5. Now that live training are back, is it posible a live training about IL2CPP for beginners?

    1. What kind of topics do you have in mind? Ideally, everything related to IL2CPP should “just work”, as it is pretty low-level and behind-the-scenes, so I’m not sure what we could cover. But I’m open to ideas.

      1. Well In my case my knowledge of IL2CPP is null. So I do not know If is C++ that I can write as a script and attach it in inspector or is a Unity optimisation as for example a new compiler, or C# conversion that is included when we press build (or else) . So a didactic introduction video made by a teacher of what it is in first place and how to use it can help beginners (visual artist with visual skills that also do coding optimisation) to turn the light on it. The ABC. At that point the Unity user can make a decision of investigating more about IL2CPP. There are documentation and videos about IL2CPP (BCDE..) but looks more advance. A live training can be an A.B.C.D.E. where an introduce what IL2CPP is , what is for and how to use it. This blog article can be an example of how to use it. I can understand it. But not how to implement it. Thanks for the consideration.

      2. After explaining the abc you could cover a 3d or 2d vector calculation. In this way is generic and if we want to optimise a random vector, wind, make lift force or light calculations, shadows are cover. Or also to speed up game Start operations when generating procedurals ?

        1. I really like these suggestions, Alan. It feels like what we need is some kind of high level overview of how scripting works in Unity. What are the alternatives for users? What are the trade-offs for each alternative? These answers might really help organize the process of thinking about scripting in Unity. You’ve spurred some ideas in my mind about this now. Thanks!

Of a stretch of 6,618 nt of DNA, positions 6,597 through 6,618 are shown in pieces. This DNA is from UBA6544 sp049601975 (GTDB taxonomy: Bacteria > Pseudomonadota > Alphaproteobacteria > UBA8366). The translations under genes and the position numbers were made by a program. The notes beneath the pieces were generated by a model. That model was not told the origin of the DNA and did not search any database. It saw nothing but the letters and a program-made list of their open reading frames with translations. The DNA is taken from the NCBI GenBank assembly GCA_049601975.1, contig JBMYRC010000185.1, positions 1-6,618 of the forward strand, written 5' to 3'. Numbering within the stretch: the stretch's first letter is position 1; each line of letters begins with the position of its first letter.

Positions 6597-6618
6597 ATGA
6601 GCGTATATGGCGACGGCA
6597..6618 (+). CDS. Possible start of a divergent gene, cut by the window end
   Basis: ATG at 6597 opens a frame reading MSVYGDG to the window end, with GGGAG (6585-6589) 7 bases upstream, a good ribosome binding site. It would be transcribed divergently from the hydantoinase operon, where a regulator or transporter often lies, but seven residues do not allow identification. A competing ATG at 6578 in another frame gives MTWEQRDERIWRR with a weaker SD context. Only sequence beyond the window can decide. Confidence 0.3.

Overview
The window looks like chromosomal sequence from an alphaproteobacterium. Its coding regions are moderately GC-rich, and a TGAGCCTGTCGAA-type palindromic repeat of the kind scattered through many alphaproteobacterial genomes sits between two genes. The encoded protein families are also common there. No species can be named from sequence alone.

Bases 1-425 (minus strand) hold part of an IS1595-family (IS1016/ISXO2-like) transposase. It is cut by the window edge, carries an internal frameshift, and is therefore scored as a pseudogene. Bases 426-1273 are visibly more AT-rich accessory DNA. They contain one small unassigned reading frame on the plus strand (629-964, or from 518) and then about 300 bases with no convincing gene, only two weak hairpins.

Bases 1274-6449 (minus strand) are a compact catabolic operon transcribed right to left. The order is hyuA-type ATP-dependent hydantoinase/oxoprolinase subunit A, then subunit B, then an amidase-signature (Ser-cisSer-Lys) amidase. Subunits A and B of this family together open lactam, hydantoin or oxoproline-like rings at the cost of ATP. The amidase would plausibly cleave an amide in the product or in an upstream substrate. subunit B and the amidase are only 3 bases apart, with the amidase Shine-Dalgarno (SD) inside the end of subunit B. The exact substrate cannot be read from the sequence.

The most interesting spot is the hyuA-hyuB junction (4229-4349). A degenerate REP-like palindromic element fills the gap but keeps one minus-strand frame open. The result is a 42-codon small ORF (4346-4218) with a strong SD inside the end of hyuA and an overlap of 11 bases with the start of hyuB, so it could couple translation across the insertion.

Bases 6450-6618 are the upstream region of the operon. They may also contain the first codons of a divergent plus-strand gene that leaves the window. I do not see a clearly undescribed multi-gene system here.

6. Unfortunately C# does not include a logic that deems constraints as part of the signature of an operation for overload checking, and thus, if you write two TotalSize operations, where one has a contraint “where T: struct, HasSize” and the other “where T: class, HasSize”, the compiler will claim that it is the same operation defined twice.

    Although some may argue whether the “if (things[i] != null)” check should be included in TotalSize or two different names should be assigned the methods (one for class types and another for strcuts), that optimization is indeed imvho a great feature in ILL2CPP.

    So, nice addition. Thanks a lot!

    1. The example code I’ve used here is a bit contrived to show off this optimization, for sure. But we have seen significant performance improvement in real-world projects.

  7. Can IL2CPP prevent boxing when enums are used as keys for dictionaries? I can of course implement the IEqualityComparer, but I’m just curious whether the compiler could do something in this case.

    1. That is a bit more difficult to do. Enum types override ToString, so IL2CPP can’t make many assumptions about when to avoid boxing them, as that could change program behavior. It’s probably best to use IEqualityComparer explicitly.